27 May 2022
PRIMA FACIE (Harold Pinter Theatre) Review

I don’t think it’s possible to do a suitable review of this production without separating the acting from the play from the direction/staging.

I’m not overly familiar with Jodie Comer on screen, having only seen her in the first series of “Doctor Foster” (which wasn’t much of a role) and Alan Bennett’s “Talking Heads” monologue (where she was very good, but not the strongest performer by far), as the whole “Killing Eve” craze passed me by entirely.  That being the case, I didn’t come to the show with any kind of expectation, stellar critics’ reviews notwithstanding.

Comer is fantastic in the role of Tessa, who we see as a barrister at the start of the play and then as a witness at the end.  This is a one-woman play, but it’s not a monologue:  other people in Tessa’s life are vocalised in a variety of voices and accents by Comer, who shifts smoothly yet clearly between them.  The pace is impressively quick (so much so that you wonder how she manages to take a breath between the lines), but it did make me question whether that was really necessary.  That said, Comer is terrific in making every word crystal clear, so that none of it turns into unpunctuated mush.  There is a good range of emotion in the script, and Comer comes off extremely genuine across the board.  There were a few places where I felt a bit distant from the action, but it’s hard to tell how much of it was Comer vs. the script/direction.

Suzie Miller’s play left me surprisingly unmoved, most likely because of the ending.  She makes an important point (that Comer helps land with a lot of impact), but then she beats you over the head with it for a while, and, when you think it’s time to start rolling the eyes, she chews up the message and force-feeds it to you again a couple of times.  It wasn’t necessary and actually made the ending worse because it completely drained me of what emotional investment I had into Tessa’s plight.  There is also a little matter or Chekhov’s gun-cum-court.  Obviously it’s important to establish the baseline of what Tessa does, but the minute you see the gusto with which she goes for the jugular of the witness on the stand, your little inside voice says, “surely the shoe will be on the other foot eventually”, which is exactly what happens when Tessa herself ends up in court as a witness.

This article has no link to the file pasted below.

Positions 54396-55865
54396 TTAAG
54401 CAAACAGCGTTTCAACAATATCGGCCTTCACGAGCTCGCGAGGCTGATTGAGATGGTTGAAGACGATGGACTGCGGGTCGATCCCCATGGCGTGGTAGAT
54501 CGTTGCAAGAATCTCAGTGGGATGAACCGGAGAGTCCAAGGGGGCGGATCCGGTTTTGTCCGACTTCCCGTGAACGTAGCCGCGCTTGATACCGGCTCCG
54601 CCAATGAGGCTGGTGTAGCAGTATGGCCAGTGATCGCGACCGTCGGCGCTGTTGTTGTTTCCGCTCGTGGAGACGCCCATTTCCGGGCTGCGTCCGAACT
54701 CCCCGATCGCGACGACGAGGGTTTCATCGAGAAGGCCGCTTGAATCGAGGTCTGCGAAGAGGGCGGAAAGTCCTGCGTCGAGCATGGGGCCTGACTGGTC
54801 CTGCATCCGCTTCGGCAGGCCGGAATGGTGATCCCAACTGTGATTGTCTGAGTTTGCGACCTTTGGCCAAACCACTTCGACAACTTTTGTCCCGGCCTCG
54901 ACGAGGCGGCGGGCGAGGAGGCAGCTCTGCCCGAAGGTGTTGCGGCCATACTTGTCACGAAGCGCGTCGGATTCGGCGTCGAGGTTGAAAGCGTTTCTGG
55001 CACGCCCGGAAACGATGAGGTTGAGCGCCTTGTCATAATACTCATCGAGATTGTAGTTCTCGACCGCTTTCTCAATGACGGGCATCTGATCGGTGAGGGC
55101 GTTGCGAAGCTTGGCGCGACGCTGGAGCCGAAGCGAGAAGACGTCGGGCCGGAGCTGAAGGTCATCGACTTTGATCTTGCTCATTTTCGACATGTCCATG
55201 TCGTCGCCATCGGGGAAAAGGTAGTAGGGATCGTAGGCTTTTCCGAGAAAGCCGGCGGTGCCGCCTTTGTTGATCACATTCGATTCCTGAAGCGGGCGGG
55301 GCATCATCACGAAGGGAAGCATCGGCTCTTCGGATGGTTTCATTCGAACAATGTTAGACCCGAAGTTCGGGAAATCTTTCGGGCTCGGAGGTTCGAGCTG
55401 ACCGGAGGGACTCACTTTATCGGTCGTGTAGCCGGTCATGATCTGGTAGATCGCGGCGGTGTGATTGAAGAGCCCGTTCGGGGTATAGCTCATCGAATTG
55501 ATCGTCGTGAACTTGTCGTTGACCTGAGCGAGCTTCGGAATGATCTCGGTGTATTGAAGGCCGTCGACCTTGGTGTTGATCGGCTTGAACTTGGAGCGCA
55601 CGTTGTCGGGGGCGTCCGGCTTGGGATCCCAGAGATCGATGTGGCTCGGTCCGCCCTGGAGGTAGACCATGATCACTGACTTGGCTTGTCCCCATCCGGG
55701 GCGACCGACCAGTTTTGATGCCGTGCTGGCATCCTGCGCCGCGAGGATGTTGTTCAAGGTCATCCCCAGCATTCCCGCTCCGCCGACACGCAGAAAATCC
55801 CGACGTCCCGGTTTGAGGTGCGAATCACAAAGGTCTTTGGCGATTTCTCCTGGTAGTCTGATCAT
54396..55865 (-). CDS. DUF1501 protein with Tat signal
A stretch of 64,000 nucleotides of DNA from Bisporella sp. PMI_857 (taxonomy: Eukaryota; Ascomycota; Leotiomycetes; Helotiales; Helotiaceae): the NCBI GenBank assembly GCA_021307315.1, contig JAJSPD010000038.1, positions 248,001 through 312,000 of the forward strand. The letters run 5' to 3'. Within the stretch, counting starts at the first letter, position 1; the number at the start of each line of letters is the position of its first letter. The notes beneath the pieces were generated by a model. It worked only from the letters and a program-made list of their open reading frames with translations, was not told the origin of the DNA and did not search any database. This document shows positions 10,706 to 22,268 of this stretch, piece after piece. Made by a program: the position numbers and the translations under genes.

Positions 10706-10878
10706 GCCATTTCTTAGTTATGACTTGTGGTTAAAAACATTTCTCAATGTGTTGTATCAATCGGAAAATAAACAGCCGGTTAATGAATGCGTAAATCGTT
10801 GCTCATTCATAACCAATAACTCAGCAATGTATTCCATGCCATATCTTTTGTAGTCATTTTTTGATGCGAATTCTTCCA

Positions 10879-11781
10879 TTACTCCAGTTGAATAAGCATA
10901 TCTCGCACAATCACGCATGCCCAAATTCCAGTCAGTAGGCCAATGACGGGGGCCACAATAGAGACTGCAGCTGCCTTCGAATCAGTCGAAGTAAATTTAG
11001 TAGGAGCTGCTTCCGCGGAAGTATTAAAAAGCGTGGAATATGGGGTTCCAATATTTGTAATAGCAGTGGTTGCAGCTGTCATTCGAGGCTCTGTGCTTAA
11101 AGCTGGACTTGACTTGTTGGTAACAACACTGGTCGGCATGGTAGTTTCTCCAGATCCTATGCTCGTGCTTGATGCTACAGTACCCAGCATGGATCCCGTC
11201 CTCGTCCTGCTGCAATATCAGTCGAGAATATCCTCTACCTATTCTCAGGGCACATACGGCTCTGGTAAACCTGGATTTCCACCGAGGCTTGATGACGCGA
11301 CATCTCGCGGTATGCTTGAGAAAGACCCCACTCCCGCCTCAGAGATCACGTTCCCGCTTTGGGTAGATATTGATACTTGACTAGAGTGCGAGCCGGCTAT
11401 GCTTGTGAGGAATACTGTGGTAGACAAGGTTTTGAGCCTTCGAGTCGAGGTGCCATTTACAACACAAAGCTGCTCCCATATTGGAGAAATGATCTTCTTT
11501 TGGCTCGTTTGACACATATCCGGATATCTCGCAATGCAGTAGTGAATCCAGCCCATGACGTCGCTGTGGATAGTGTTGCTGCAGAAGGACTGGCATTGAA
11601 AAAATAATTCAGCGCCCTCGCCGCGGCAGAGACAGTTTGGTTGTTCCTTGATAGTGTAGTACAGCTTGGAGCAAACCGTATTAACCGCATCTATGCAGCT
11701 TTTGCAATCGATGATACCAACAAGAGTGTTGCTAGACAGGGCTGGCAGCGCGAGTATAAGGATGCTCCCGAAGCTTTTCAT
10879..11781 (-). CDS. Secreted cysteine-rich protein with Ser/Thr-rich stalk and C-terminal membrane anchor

There are also some inconsistencies in the play that annoyed me, doubly so because Miller herself was once a criminal defence lawyer.  There is a court scene (don’t worry, I won’t spoil it for you) where a defence lawyer is pressing a witness about whose hands were where during the alleged incident, and the witness is all wobbly and lost and inconsistent.  Surely you’d think that the prosecutor would’ve prepared the witness for this line of questioning…  That whole scene plays out as if the witness wasn’t expecting any questions to this effect.  Additionally, the play is full of jargon that doesn’t need to be there, and it caused my brain to switch (twice!) from concentrating on the play to trying to figure out what she’s talking about.  Firstly, there’s some talk about changing employment from these chambers to those, which is fine, but several times the monetary cost of doing so is mentioned.  I don’t know the finer details of barrister employment, so trying to figure out why someone would play extra to change jobs was weird.  Secondly, the talks about jury being escorted out of the room so that voir dire could take place.  Whilst the script goes on to explain (in a rather muddled way and long after the term is used) that it’s an in-trial hearing to determine a witness’ competency, this definition largely applies to the Commonwealth countries.  In America, for example, voir dire refers to the jury questioning and selection before a trial starts.  Once the term was spoken for the first time, my brain went, “wait, what?”.  Miller could’ve simply scripted, without the hoity-toity vernacular, the jury being escorted out so that the witness could be questioned by the judge.

The play is directed by Justin Miller.  He was an associate director for a few productions I’d seen and liked, so I was interested in checking out how this solo venture would turn out.  On balance, I really enjoyed how he placed Comer into the action, her use of the set, and a really nice balance he created for the flow of the play, so that it wasn’t continuously escalating.  The rain scene gave me pause though.  My companion said that it added to the mood and made him feel deeper for Tessa, but I thought it was fairly gimmicky, especially since Comer, being as good as she was, would’ve certainly be able to set the right tone even without it.

The background music was a hit-and-miss for me.  In a lot of places it underscored the mood incredibly well, but, in others, it was just white noise that I found borderline annoying.

On balance, my gripes with the play aside, the acting was top notch, and it was an incredibly enjoyable performance.  Having seen another one-woman drama (“The Human Voice“) at the same theatre just two months ago (and having rather disliked it), it only goes to show that having a powerful script is not enough.  Strong direction and top-notch acting go a long way.

Cheapskate enjoyment value: £8.

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